1. I agree with both you & malcolm. I think black women bashing has become one of social media’s favorite past times & as a by-product permeated into our cultural makeup (or vice versa). I get on twitter & I see (#thingsblackgirlsdo as a TT) & as you stated on youtube we see the battle of wills between men & women in basically a tearing down of each sex to show the absurdity of our stereotypical “unrealistic expectations”. But what those criticisms lack are constructive feedback or the ability to edify our culture. They instead destroy us & diminish our value in the eyes of one another. I enjoyed black girls rock & the idea that black women are taking charge to empower themselves Because it is beautiful to see a woman exude a self-induced confidence in a society that would often look to deprive her of the very will to do so. Black men should be singing Black Girls rock right along with you because… Well you do & because we have as much responsibility to uplift our mothers, sisters, daughters, & wives as they do themselves. Black women have been keeping Black society (society, generally) afloat with their contributions since the beginning of time & it is our duty as men to acknowledge this & in turn do our part. If we as men want to be celebrated we can take initiative just as the women did to celebrate our achievements & I would hope that women would uplift us as well. Overall, though, I say Yes to black women rocking & to being proud of who you are… Because your pride & positivity can only be beneficial to the community to which you offer your contributions & people that are graced with your talents. Keep rockin.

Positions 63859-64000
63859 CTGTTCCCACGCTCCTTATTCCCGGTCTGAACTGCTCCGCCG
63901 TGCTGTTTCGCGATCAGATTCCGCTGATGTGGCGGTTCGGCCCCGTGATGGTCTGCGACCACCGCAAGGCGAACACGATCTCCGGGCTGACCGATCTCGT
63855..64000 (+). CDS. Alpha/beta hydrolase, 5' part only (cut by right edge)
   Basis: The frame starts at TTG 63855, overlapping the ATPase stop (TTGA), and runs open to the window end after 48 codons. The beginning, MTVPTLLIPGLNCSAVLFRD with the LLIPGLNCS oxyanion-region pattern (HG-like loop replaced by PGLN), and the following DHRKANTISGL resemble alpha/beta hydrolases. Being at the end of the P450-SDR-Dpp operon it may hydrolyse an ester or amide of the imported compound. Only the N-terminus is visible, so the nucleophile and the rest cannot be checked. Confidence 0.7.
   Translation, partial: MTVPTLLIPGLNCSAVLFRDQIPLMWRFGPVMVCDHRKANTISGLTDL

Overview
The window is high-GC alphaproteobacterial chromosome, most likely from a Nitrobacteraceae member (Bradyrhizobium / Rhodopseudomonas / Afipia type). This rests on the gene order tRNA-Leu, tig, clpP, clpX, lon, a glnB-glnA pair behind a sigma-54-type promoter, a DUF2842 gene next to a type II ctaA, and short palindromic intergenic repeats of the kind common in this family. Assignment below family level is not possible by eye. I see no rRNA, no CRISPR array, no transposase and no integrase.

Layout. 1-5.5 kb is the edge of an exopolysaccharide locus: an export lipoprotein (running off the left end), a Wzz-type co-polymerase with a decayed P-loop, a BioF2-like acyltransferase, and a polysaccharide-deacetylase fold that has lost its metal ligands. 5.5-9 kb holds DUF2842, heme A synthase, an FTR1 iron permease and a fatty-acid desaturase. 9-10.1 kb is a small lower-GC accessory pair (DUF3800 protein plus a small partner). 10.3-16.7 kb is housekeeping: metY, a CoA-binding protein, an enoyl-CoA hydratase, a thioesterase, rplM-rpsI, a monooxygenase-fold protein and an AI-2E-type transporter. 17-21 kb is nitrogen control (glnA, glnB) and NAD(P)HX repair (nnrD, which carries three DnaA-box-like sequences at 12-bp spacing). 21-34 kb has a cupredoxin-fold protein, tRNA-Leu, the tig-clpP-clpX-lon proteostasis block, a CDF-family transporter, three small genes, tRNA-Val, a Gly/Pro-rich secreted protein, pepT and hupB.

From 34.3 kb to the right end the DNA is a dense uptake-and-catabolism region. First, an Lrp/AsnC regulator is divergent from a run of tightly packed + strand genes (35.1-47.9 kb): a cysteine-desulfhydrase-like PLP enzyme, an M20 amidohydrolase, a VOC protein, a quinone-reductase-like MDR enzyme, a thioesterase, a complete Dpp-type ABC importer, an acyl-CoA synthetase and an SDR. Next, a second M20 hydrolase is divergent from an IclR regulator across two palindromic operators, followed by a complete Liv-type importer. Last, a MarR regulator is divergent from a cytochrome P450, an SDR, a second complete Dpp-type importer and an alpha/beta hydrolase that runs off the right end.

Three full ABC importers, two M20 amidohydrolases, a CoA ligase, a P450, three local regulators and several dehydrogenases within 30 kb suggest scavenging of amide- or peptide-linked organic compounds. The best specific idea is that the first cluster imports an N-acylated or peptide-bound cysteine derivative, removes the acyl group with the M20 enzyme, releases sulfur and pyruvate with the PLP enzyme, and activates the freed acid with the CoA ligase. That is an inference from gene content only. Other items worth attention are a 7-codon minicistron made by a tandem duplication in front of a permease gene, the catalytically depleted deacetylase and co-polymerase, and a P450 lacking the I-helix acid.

2. I will be brief today. First there must be a healthy balance of loving criticism as well as encouragement between the sexes. Both are paramount to the success of the other. But we would be naive if we overlooked the way women are maltreated all over this world by the same men who want to be uplifted. Whomever left those negative comments, tell them I said stop being so sensitive. I understand their are some women bashers out there that will berate every man possible, but more often than not they harbor those feelings because some man has drug them through the mud at some point, so we must take some responsibility as men and franlky realize that we have it much better than women.

    “Just because I’m pro-woman doesn’t mean that I’m anti-man.”

    Last, to you point about our children and the village, when our boys see their fathers, uncles, brothers, and cousins treat women with basic respect then our young people will ignite a revolution of values that we desperately need. I think you and I have talked about that before.

    Keep up the incredible work Ranada!


  3. Excellent post! I was feeling the same way about how Black men went out their way after the premiere of “Black Girls Rock” to tear us down. I was absolutely sick that the next day after the show that as CJ said #thingsblackgirlsdo was TT. That was the first day I was completely disappointed in Black men.

    Until Black men can realize we aren’t pushing, encouraging, motivating, and even uplifting ourselves because we don’t NEED or WANT anyone else especially THEM. It has become the reality that we HAVE to do so because “we have no other choice.” We have nearly been abandoned in today’s society, and it’s hurts me to the core to know that our men are the ones leading the succession. I think that’s the most painful observation.